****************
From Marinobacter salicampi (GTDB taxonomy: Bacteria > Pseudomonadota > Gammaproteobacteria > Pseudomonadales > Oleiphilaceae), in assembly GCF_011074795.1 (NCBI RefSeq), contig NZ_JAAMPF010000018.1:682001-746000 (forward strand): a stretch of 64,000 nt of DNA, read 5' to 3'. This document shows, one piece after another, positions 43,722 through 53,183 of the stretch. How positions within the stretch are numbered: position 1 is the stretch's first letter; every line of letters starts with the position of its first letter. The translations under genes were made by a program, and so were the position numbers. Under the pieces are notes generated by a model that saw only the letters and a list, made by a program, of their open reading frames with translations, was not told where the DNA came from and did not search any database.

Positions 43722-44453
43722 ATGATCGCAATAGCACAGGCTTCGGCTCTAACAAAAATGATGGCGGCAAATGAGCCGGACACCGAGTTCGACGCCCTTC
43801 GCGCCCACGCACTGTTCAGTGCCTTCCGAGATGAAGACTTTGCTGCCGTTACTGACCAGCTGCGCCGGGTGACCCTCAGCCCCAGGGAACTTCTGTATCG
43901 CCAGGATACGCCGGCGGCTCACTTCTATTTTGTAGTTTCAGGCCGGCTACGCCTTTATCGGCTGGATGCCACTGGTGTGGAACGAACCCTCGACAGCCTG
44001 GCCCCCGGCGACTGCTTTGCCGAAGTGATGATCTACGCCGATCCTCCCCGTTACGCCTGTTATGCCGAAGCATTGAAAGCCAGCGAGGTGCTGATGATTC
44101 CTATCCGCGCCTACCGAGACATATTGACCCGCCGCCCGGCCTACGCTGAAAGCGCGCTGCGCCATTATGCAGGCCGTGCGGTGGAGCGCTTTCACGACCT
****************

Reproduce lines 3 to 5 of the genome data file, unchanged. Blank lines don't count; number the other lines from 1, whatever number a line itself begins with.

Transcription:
43722 ATGATCGCAATAGCACAGGCTTCGGCTCTAACAAAAATGATGGCGGCAAATGAGCCGGACACCGAGTTCGACGCCCTTC
43801 GCGCCCACGCACTGTTCAGTGCCTTCCGAGATGAAGACTTTGCTGCCGTTACTGACCAGCTGCGCCGGGTGACCCTCAGCCCCAGGGAACTTCTGTATCG
43901 CCAGGATACGCCGGCGGCTCACTTCTATTTTGTAGTTTCAGGCCGGCTACGCCTTTATCGGCTGGATGCCACTGGTGTGGAACGAACCCTCGACAGCCTG